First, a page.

## Reflection: Developing a Conceptual Understanding Discontinuity in Rational Functions - Section 3: Graphing Discontinuities

Why not simply have students graph the function with some sort of technology?

Even at the Algebra 2 level, many students still struggle to understand the connection between the equation and the graph.  By carefully evaluating the equation to produce data, then plotting that data by hand, the students have the chance to make the necessary connections.  That's not to say that the technology is bad, but I don't want to rely on it exclusively.

For instance, after noticing that f(-2) is indeterminate, one student asked today, "So how do we graph that?"

When I asked him to clarify, he said, "Well, I know you can't put anything on the graph for x = -2, but what about the other points.  It's like when we graph parabolas; we just plot a few points and then we fill in the curve to connect them.  But what should we do here?"

I was blown away!  This student had noticed that when we "connect the dots" we're implying that the function is continuous on that interval!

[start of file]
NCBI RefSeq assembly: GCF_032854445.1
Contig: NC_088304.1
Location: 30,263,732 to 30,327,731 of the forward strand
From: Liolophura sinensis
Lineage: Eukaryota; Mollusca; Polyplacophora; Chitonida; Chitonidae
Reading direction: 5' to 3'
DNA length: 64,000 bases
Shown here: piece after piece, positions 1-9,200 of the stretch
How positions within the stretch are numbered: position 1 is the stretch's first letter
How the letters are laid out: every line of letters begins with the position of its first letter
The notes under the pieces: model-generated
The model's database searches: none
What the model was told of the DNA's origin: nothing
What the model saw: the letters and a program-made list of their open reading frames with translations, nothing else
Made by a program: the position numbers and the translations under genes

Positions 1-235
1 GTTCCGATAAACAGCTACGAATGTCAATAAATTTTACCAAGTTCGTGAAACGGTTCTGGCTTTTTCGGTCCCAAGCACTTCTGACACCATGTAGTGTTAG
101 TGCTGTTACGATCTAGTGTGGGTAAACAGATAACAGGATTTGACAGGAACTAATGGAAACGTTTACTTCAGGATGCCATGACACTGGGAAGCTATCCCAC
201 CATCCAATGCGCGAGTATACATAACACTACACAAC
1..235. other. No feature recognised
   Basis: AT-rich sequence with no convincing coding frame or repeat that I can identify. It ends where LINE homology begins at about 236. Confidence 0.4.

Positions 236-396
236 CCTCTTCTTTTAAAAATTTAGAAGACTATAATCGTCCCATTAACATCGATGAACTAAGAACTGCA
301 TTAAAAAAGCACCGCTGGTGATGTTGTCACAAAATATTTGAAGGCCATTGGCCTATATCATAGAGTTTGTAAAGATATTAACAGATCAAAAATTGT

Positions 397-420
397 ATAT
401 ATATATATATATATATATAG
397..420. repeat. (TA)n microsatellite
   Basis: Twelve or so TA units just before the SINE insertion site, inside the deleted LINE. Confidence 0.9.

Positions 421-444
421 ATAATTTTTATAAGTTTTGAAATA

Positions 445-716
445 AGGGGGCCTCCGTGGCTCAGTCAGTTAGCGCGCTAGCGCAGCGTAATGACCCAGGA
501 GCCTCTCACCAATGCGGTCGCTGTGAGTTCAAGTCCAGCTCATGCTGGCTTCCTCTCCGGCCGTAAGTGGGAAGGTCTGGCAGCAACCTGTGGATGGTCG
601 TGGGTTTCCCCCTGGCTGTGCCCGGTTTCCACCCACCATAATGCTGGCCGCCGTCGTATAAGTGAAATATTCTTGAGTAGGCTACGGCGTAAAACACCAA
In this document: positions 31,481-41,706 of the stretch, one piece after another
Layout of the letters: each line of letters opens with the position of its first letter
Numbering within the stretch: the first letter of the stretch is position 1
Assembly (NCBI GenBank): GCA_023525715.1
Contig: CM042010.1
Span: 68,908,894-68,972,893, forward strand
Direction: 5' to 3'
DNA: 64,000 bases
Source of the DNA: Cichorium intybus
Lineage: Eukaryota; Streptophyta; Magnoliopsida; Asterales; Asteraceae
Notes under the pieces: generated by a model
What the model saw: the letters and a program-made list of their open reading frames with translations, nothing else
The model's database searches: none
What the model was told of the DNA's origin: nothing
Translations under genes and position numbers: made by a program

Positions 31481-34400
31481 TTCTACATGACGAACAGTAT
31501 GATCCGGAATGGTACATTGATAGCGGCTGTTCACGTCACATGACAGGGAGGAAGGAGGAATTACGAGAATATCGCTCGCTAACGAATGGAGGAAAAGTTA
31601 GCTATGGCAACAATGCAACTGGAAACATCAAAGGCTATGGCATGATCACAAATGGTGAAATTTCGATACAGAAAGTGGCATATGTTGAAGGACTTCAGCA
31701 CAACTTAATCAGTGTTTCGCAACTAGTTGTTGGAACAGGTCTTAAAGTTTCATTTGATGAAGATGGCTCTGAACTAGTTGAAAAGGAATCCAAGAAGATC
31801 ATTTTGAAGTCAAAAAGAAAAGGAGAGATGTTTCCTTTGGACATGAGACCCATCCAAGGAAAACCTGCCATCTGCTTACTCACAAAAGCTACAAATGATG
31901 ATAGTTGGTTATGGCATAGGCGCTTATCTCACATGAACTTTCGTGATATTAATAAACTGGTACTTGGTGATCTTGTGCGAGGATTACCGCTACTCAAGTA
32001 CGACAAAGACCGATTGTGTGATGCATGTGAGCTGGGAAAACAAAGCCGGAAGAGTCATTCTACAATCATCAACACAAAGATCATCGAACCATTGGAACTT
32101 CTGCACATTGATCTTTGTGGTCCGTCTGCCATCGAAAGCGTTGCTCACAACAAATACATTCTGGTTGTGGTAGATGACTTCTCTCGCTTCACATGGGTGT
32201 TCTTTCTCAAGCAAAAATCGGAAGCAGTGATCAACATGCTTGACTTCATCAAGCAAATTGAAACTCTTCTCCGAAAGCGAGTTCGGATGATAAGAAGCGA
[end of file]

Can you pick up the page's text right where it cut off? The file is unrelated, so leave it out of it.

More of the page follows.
Going further, he pulled out his graphing calculator and showed me the screen.  "See," he said, "the calculator just drew a line across here (pointing to where the vertical asymptote ought to be), but it shouldn't have.  So what should it look like?"

"Great question," I replied, "why don't you evaluate the function for x-values close to that point and see for yourself."

Why graph by hand?
Developing a Conceptual Understanding: Why graph by hand?

# Discontinuity in Rational Functions

Unit 7: Rational Functions
Lesson 4 of 17

## Big Idea: Unlike polynomials, rational functions may be discontinuous. Blink and you'll miss it; there's just one point removed!

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Standards:
Subject(s):
Math, Graphing (Algebra), Algebra, Function Operations and Inverses, Algebra 2, master teacher project, rational function, asymptotes, discontinuity
45 minutes

### Jacob Nazeck

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